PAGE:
Home to part of the Swiss National Museum, Prangins Castle is a history lesson in and of itself. Built in 1732, the grand building was a seat of power in Switzerland for centuries, serving as home to Voltaire, Joseph Bonaparte (brother of Napoleon), and a Protestant school, before opening to the public as a museum in 1998. Today, the castle is extensively restored and furnished in its original style.
The main museum exhibition, Switzerland on the Move, covers three floors and traces Swiss history from the Enlightenment to the beginning of the 20th century. Outside, the sunken kitchen garden has been replanted to resemble its 18th century layout, and includes a wide variety of fruits and vegetables that were consumed in the region at that time.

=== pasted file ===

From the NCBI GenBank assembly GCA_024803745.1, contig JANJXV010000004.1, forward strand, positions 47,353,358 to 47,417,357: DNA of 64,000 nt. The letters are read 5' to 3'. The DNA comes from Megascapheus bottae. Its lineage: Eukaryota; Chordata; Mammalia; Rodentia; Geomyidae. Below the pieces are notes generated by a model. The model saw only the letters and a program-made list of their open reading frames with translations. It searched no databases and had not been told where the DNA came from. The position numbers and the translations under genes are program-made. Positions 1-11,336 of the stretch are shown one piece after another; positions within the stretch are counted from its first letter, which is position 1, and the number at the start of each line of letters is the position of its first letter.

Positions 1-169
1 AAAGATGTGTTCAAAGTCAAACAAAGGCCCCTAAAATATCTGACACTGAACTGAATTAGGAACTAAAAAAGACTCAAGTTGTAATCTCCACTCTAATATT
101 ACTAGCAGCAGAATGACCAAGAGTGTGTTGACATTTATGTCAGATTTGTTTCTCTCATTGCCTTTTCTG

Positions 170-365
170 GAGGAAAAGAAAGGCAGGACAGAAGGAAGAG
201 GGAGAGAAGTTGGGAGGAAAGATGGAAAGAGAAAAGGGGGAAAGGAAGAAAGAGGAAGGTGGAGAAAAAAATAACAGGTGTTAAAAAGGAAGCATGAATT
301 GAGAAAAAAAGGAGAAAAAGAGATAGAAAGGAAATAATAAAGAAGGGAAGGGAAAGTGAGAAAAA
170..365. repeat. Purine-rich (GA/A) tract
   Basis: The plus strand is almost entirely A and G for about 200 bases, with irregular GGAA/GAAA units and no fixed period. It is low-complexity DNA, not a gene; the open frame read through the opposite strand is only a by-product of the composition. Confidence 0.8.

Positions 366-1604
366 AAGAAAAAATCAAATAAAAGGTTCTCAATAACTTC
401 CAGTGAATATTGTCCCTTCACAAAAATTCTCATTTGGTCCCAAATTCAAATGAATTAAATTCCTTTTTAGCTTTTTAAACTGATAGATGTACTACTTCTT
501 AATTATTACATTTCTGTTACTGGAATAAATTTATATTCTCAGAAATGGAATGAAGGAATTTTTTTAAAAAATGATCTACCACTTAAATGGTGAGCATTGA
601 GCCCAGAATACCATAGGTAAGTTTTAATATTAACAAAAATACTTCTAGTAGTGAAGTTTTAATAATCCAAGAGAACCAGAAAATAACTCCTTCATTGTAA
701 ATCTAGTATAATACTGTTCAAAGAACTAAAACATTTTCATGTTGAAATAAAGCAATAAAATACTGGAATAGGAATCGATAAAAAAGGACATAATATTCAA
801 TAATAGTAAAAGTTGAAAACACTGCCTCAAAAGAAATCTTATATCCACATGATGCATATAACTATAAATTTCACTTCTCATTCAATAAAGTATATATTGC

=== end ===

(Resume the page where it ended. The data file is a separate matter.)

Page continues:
Visit Prangins Castle for free with the Geneva Pass, which includes admission to over 30 Geneva attractions, including the towers of St. Peter's Basilica and the Art and History Museum.
Prangins Castle is open Tuesday to Sunday from 10am to 5pm. It is closed Monday. To reach the castle, take the train to Nyon from either Geneva (30 minutes) or Lausanne (45 minutes). From there, you can catch bus 805 or 811 to the castle. Alternatively, you can make your way on foot from the station, which takes just under half an hour. Follow train tracks in the direction of Lausanne, as well as the pedestrian signs.
Admission to the visitors’ center, the kitchen garden, and the grounds is free of charge. Audio guides are also available free of charge from the museum reception desk. Admission to the museum is 10 CHF, and free for visitors carrying a Geneva Pass.